Recovery efforts could speed dollar’s decline

The exact measures taken to get the United States economy out of a recession and the exacts things that risk our economy from going into a great downfall with a potential for the destruction of the dollar.

By Neil Irwin
Tuesday, May 3, 8:35 AM

The U.S. government has pulled out all the stops to try to get the economy back on track following the Great Recession: It is running a huge budget deficit, the financial sector has been bailed out, and the Federal Reserve is keeping interest rates ultra-low.

But these very efforts to get the economy going again create risks of their own. One of the biggest is that the value of the dollar could decline in ways that are abrupt and disruptive.

The dollar has already been drifting gradually downward as a result of large U.S. trade and budget deficits and the growing economic might of the rest of the world. It is down 36 percent against six other major currencies over the past decade — and was down even more before the 2008 financial crisis prompted fearful investors to plow money into dollars.

The downward trend is likely to continue over the years as the other economies continue to catch up with the United States. The risk now is that large U.S. budget deficits, a lack of political consensus over how to reduce them and the Fed’s low interest rate policies will transform the slow decline into a precipitous fall.

“There is an ongoing very gradual diversification away from the dollar,” said Barry Eichengreen, an economist at the University of California at Berkeley and author of “Exorbitant Privilege,” about the unique role of the dollar in the world economy. “That movement could be very significantly hastened if foreigners grow concerned about deficits as far as they eye can see and the pressure the Fed will feel not to normalize the level of interest rates, resulting in inflation.”

For the moment, both the dollar and U.S. Treasury securities are trading at prices that reflect investor confidence in the future of the greenback. The dollar is still the preferred currency for a vast array of transactions, even many that take place outside of the United States and don’t involve Americans. Nations around the world put their rainy-day savings, known as reserves, into dollars, and investors pour money into U.S. Treasury bonds whenever the economic outlook becomes unnerving.

But that arrangement might not last forever.

The euro has already emerged as a competitor. The currency is in use across 17 European economies that together are roughly equal to that of the United States. Despite recent financial crises in several of those countries, the euro has rallied 15 percent against the dollar since mid-January, in part because the European Central Bank has been more willing to raise interest rates than the Fed.

China’s currency could emerge as a global rival to the dollar in the years to come if Chinese officials accelerate their recent moves to ease control over how the renminbi is used and allow its value to better reflect market forces. The prospects for the Japanese yen look less promising, especially because Japan’s debt is even larger than that of the United States relative to the size of their economy.

“You can view the dollar in isolation and work yourself up into a lather that this is really a dismal outlook with the in­trac­table U.S. budget problems and a sense that in the long run the only way out will be inflation,” said Desmond Lachman, a resident fellow at the American Enterprise Institute. “But you have to look at what’s happening in Europe, and what’s happening in Japan and ask yourself, against what is the dollar really going to be depreciating.”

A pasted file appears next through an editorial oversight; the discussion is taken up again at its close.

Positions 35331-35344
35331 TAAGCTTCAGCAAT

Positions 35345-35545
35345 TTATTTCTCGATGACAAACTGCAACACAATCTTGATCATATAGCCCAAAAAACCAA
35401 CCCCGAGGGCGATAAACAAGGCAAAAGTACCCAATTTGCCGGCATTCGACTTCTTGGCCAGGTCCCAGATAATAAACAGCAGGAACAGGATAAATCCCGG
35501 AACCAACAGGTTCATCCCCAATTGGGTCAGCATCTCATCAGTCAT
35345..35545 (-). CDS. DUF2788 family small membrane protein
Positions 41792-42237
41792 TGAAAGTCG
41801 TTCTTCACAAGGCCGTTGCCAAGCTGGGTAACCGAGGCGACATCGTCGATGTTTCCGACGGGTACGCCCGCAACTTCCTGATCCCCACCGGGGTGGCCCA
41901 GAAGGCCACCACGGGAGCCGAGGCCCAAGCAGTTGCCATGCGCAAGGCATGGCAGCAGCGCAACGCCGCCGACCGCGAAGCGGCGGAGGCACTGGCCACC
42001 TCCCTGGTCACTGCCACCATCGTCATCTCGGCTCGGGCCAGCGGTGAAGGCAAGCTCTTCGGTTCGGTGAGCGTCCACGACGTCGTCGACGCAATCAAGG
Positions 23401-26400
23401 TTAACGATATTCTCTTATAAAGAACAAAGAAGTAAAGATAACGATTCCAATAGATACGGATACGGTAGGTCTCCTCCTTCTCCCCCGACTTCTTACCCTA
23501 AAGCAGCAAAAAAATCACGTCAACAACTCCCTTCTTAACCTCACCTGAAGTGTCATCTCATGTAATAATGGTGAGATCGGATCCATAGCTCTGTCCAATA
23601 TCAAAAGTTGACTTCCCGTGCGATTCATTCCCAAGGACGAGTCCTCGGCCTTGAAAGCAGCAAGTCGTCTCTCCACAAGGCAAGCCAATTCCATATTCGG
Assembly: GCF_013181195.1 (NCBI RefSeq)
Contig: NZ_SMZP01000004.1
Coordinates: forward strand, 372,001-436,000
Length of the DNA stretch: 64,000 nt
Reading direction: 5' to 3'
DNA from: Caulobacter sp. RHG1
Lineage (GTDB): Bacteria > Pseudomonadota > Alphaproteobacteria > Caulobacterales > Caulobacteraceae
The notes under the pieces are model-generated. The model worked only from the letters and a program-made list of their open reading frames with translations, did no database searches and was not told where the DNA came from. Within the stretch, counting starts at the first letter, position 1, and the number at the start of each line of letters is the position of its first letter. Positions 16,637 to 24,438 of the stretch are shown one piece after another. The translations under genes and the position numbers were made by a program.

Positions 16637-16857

History is full of examples of countries where large budget deficits eventually lead investors to lose faith, causing the currency to tumble. The Asian financial crisis, which rocked the likes of Thailand, Singapore, and South Korea in the late 1990s, is but one recent example.

If, suddenly, global investors lost confidence in the value of the dollar, they would demand higher interest rates to lend money to the U.S. government. That could make it more expensive for the government to continue financing its debts, aggravating the budget crisis further.

Carmen Reinhart, a senior fellow at the Peterson Institute for International Economics who studies financial crises, said a rapid decline in the dollar is not likely. But she noted that the meltdown of global financial markets in 2008 would also have seemed unlikely two years earlier.

“The improbable does happen,” she said.

Reihnart warned that treating the prospect of a dollar collapse as unlikely could actually help it happen. If elected officials don’t develop a plan for bringing down budget deficits over time, for example, it could make a rapid loss of confidence in the dollar more likely.

Ask the British. Just a century ago, the pound was the dominant currency used for global trade and London the financial capital of the world. But over just a decade, from 1914 to 1924, the dollar supplanted the pound as the leading global currency as the British took on massive debts to pay for waging World War I and the United States created the Federal Reserve and with it a more stable banking system.

Eichengreen has studied this pivotal decade and highlights its lessons for today.

“There’s not going to be a massive flight away from the dollar all at once, because there’s nowhere to flee to,” he said. “But this ongoing process of moving away from the dollar will be accelerated by doubts about whether U.S. policy is being conducted in a responsible way.”

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